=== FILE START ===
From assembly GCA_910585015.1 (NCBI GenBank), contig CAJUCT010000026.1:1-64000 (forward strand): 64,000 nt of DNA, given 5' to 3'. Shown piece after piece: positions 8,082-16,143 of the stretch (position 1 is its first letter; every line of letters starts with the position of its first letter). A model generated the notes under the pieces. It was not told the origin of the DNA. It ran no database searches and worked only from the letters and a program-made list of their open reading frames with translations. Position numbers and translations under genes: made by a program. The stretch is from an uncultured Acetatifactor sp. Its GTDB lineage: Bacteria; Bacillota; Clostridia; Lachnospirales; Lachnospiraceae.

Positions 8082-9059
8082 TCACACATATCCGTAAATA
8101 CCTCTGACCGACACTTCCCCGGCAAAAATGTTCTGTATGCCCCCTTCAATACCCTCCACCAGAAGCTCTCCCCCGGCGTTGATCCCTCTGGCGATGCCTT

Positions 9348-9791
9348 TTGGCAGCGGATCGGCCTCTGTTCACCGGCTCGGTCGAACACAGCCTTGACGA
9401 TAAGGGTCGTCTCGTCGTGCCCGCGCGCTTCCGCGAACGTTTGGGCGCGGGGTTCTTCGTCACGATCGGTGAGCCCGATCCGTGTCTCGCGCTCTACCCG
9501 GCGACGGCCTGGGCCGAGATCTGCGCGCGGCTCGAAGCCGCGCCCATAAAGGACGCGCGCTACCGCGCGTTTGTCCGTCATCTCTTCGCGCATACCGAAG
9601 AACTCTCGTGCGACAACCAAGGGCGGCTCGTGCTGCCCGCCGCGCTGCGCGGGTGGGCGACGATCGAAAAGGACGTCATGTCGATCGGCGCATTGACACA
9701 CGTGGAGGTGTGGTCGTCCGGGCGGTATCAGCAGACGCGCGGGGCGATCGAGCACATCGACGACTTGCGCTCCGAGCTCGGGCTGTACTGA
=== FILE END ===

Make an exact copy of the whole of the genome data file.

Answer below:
From assembly GCA_910585015.1 (NCBI GenBank), contig CAJUCT010000026.1:1-64000 (forward strand): 64,000 nt of DNA, given 5' to 3'. Shown piece after piece: positions 8,082-16,143 of the stretch (position 1 is its first letter; every line of letters starts with the position of its first letter). A model generated the notes under the pieces. It was not told the origin of the DNA. It ran no database searches and worked only from the letters and a program-made list of their open reading frames with translations. Position numbers and translations under genes: made by a program. The stretch is from an uncultured Acetatifactor sp. Its GTDB lineage: Bacteria; Bacillota; Clostridia; Lachnospirales; Lachnospiraceae.

Positions 8082-9059
8082 TCACACATATCCGTAAATA
8101 CCTCTGACCGACACTTCCCCGGCAAAAATGTTCTGTATGCCCCCTTCAATACCCTCCACCAGAAGCTCTCCCCCGGCGTTGATCCCTCTGGCGATGCCTT

Positions 9348-9791
9348 TTGGCAGCGGATCGGCCTCTGTTCACCGGCTCGGTCGAACACAGCCTTGACGA
9401 TAAGGGTCGTCTCGTCGTGCCCGCGCGCTTCCGCGAACGTTTGGGCGCGGGGTTCTTCGTCACGATCGGTGAGCCCGATCCGTGTCTCGCGCTCTACCCG
9501 GCGACGGCCTGGGCCGAGATCTGCGCGCGGCTCGAAGCCGCGCCCATAAAGGACGCGCGCTACCGCGCGTTTGTCCGTCATCTCTTCGCGCATACCGAAG
9601 AACTCTCGTGCGACAACCAAGGGCGGCTCGTGCTGCCCGCCGCGCTGCGCGGGTGGGCGACGATCGAAAAGGACGTCATGTCGATCGGCGCATTGACACA
9701 CGTGGAGGTGTGGTCGTCCGGGCGGTATCAGCAGACGCGCGGGGCGATCGAGCACATCGACGACTTGCGCTCCGAGCTCGGGCTGTACTGA